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Ghana Lost Over Half of Its Rainforest in 2018, Rainforest Trust Refuge Expansion Combats Further Deforestation

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According to a new report on the status of the world’s primary forests, Ghana’s rainforest is rapidly disappearing. In 2018 alone, the country saw an alarming 60% decrease in primary rainforest. This was the highest percentage of rainforest loss of any tropical country.

Although the leading threat is unclear, numerous factors contribute to environmental damage in Ghana. Illegal small scale mining causes a massive amount of deforestation. Land clearing for timber exportation is also rampant and hunting puts pressure on native species of various habitats in Ghana’s once-expansive rainforest.

Togo-Volta Highlands. Photo by Mary Brown.

The Ghanaian rainforest has become a conservation priority because of the tremendous habitat loss that threatens its unique biodiversity. In August 2018, Rainforest Trust worked with local partner Herp Conservation Ghana and nearby local communities to designate the Onepone Endangered Species Refuge in the Togo-Volta Hills. The new protected area received its title from the local people’s traditional name. Local communities continue to work with the partner to ensure this project’s long-term vitality. The 847 acres safeguarded the habitat of many threatened species, including the Critically Endangered Hooded Vulture and Vulnerable Black-bellied and White-bellied Pangolins. The Critically Endangered Togo Slippery Frog and the Endangered Ukami Reed Frog, as well as a variety of endemic plants, butterflies and amphibians call these lush highlands home.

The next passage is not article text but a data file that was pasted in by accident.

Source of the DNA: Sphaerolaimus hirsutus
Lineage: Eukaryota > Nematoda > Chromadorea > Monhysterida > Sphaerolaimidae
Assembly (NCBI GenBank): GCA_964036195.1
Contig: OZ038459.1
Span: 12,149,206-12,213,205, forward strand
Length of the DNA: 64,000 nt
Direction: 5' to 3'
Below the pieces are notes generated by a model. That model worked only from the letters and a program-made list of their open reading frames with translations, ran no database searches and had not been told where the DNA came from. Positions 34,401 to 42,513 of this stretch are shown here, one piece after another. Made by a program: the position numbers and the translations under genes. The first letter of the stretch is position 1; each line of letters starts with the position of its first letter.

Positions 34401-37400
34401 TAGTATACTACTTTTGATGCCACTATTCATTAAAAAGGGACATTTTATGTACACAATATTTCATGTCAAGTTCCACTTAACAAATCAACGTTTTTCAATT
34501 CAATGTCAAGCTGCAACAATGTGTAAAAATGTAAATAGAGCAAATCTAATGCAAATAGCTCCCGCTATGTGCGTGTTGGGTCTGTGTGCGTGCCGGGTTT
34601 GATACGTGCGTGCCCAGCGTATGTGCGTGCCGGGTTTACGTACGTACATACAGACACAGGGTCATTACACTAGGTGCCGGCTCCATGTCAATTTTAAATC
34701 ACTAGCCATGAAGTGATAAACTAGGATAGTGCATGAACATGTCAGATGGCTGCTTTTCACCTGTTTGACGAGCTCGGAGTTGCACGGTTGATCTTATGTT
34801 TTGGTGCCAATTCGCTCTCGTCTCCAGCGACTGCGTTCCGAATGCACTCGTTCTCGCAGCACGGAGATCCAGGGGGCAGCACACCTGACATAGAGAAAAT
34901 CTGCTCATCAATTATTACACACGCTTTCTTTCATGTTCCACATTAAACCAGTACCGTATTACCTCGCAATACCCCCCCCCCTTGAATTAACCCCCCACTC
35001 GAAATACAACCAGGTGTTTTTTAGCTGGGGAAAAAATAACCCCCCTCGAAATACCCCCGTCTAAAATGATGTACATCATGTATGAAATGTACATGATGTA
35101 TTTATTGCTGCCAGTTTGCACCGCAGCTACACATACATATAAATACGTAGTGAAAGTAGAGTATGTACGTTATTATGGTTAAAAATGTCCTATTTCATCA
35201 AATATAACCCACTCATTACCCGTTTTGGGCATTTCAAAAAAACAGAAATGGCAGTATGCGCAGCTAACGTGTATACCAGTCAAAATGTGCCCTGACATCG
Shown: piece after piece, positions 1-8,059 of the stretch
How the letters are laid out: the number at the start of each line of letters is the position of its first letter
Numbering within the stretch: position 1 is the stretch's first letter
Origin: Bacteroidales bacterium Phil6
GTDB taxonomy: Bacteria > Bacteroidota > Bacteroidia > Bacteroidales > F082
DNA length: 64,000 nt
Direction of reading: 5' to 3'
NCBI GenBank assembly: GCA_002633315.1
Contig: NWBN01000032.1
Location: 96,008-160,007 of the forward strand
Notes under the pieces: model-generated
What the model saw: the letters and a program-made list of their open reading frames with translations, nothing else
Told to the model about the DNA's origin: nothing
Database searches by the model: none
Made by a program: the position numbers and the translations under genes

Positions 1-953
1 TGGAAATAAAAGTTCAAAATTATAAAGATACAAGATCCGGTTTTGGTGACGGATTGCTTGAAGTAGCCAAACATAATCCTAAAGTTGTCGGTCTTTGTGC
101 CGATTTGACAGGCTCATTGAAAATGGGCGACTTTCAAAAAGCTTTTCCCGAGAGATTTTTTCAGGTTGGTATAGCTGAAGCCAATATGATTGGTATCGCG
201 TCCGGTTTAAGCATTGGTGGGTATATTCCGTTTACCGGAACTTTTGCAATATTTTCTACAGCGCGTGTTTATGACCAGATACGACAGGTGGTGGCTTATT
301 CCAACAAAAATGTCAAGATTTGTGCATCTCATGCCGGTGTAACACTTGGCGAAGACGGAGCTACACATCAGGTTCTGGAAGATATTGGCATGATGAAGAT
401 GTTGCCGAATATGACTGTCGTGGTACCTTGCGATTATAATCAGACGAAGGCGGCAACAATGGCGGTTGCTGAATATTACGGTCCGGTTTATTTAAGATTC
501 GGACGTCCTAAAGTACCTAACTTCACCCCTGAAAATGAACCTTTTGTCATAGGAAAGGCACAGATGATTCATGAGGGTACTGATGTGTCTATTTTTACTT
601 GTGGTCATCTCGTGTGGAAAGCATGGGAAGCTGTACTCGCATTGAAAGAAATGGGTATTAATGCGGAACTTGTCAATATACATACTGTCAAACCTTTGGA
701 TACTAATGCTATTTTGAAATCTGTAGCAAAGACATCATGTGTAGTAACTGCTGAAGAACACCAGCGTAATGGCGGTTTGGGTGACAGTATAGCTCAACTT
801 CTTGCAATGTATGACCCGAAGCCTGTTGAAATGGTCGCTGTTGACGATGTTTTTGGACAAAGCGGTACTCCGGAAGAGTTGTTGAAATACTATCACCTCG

The Critically Endangered Togo Slippery Frog. Photo by Michael Akrasi.

But forested areas surrounding the refuge continue to degenerate from human influence. Expanding the Onepone Reserve is necessary for the ecosystem to continue to survive. Rainforest Trust and Herp Conservation Ghana seek $339,596 to safeguard 1,319 additional acres to protect some of the last remaining intact forests in the Togo-Volta highlands. This new protection will further safeguard the reserve’s species and allow them to thrive in perpetuity. Overall, the expanded reserve will protect at least 222 species of plants, 152 birds, 24 mammals, 20 amphibians and 76 butterflies.

Local communities will determine this designation’s success. With the site officially protected, the partner will enable the local population to manage wildlife and reduce hunting. Efforts to restore damaged habitats will provide benefits to the species that reside in this forest, as well as the communities that surround it.

The Vulnerable White Bellied Pangolin. Photo by Helene Hoffman.

Header image: Rainforest in the Onepone Endangered Species Refuge. Photo by Michael Akrasi.

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